Winter is coming! This means that transitioning your naturally curly hair from a summer regimen to a fall/winter regimen is not always the easiest thing to do. During the fall and winter months, the air is drier due to the lack of humidity in the atmosphere. In other words, there is no longer anything in the environment to help keep your hair moisturized, which means that you have to make up for the lack of moisture in your hair care routine to protect against the increased wind and decreasing moisture in the air.
Determine Your Curl Type
Before I get into how to take care of your natural curls, first it is best to determine what kind of curls you have. You could have low porosity or high porosity hair, which is the amount of moisture your hair can absorb. To determine this, you can partake in the Float Test. Take a few strands of hair from your comb or brush and drop them into a glass of water. If your hair sinks its high porosity if it floats its low porosity, and if it’s floating somewhere in the middle then you have medium porosity.
Porosity isn’t the only thing to be mindful of when determining how to take care of your curly hair. You must also look at your curl pattern, which describes the shape and tightness of your curls. There are 3 types of curl patterns that are each divided into subcategories. They are 2A, 2B, 2C, and 3A, 3B, 3C, and 4A, 4B, 4C. To learn more about curl patterns or if you’re struggling to figure out which curl pattern best describes your hair, then you can read Allure’s article on how to accurately find your curl type.
With all this in mind, it’s important to understand that not everything in this article may relate to you and your curly hair needs. Now with that settled, let’s move onto the four tips for maintaining your natural hair this winter!
My first tip is finding the right shampoo for your natural hair. As a fellow curly girl, I’ve found that the best ones to use during the winter are ones packed-full with moisturizing properties. This helps to prevent your hair’s natural oils from being stripped away by harsh chemicals. Additionally, it makes detangling a much smoother process, while giving it a soft and shiny feel. Some products that give great results are TGIN: Moisture Rich Sulfate Free Shampoo, Maui Moisture: Heal & Hydrate Shampoo, and Carol’s Daughter Coco Crème Curl Quenching Shampoo.
Tip number two is making sure that you deep condition your hair regularly. This process is different from your average conditioning because it will help to soften your hair over time, but be aware that each person has different needs when it comes to deep conditioning. Some only require it once or twice a month, while others need it at least once a week. It all depends on your hair type, porosity, and how damaged your hair is. The best products that I’ve found are Shea Moisture: Manuka Honey & Yogurt Hydrate & Repair Protein Power Treatment Cream, Mielle: Babassu Oil & Mint Deep Conditioner, and As I Am: Hydration Elation Intensive Conditioner.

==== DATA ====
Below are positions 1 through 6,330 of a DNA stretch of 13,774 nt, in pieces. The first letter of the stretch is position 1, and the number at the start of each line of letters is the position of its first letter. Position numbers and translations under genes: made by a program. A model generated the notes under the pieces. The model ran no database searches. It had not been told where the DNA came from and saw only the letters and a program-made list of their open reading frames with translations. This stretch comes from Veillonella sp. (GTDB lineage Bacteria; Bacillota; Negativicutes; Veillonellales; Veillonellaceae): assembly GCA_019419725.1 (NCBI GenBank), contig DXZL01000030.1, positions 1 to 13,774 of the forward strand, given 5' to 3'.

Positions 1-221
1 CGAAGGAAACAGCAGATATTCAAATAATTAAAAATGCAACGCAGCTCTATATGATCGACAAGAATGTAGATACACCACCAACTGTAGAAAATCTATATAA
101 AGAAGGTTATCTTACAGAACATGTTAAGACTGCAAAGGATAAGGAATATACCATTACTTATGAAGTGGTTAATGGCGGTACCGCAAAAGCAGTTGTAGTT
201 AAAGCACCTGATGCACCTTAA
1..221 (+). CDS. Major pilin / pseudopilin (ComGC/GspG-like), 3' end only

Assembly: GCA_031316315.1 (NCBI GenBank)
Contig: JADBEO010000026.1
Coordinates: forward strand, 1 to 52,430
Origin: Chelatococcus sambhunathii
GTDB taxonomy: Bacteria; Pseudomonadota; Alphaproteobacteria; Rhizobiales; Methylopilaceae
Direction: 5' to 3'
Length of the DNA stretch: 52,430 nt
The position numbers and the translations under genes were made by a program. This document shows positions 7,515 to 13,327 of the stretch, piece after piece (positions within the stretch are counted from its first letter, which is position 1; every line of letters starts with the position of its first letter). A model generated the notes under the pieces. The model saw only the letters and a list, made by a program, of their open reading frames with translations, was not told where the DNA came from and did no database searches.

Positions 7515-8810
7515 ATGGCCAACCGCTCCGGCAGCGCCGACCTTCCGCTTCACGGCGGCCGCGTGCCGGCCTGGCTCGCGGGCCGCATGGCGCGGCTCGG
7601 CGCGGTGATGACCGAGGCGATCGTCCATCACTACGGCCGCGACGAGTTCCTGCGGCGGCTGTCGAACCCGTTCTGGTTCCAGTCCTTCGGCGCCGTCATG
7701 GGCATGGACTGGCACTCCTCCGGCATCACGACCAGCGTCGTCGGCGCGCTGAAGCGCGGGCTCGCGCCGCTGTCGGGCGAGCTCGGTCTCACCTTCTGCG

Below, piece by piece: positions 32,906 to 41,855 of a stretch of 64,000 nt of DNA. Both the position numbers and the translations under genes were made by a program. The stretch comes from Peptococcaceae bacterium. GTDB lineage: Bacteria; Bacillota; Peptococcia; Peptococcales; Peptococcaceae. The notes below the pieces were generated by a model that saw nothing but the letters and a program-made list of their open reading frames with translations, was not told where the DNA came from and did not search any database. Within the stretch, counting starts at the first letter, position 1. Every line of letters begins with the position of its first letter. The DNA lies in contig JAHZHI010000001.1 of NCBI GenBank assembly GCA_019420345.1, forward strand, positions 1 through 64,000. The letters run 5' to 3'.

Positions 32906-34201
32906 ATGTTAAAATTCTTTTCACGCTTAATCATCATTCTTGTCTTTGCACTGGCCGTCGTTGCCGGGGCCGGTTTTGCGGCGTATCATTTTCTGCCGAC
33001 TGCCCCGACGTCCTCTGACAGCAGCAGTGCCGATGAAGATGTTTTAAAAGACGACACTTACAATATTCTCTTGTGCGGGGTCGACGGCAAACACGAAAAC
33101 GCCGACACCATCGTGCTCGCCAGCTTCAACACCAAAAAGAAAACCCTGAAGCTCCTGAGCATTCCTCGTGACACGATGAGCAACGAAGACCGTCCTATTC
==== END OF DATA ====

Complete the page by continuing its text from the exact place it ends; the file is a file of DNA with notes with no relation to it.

The third tip is to use a hair mask. These masks are designed to give you different results depending on what you are looking for. Some focus on repairing damaged hair, while others focus on growth and thickness. Overall, the main goal of a hair mask is to strengthen your hair, and like deep conditioning, the frequency with which you use them depends on what your hair type requires. You can use products such as The Mane Choice: Green Tea & Carrot Deep Strengthening & Restorative Mask Treatment, Head and Shoulders Royal Oils: Deep Moisture Masque, and ArtNaturals: Argan Oil & Aloe Hair Mask. Keep in mind that there are many DIY recipes for creating hair masks using ingredients found in almost every kitchen. You can read through Byrdie’s article on how to create your own hair masks.
My last tip is to wear protective hairstyles. These styles can range from just putting on a beanie to creating box braids, rocking braids to wearing wigs, and Bantu knots to braided buns. It’s important to note that not all of these styles will be suited for every hair type, especially those with fine hair since the weight of some of these styles can cause alopecia. You can find more styles on Natural Hair’s blog.
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Arionna Gonsalves studied Media and Communications with a minor in Modern Languages, Linguistics, and Intercultural Communication at the University of Maryland, Baltimore County. She is a Professional Photographer and plans to take her craft with her as she travels the world (when it's safe to do so).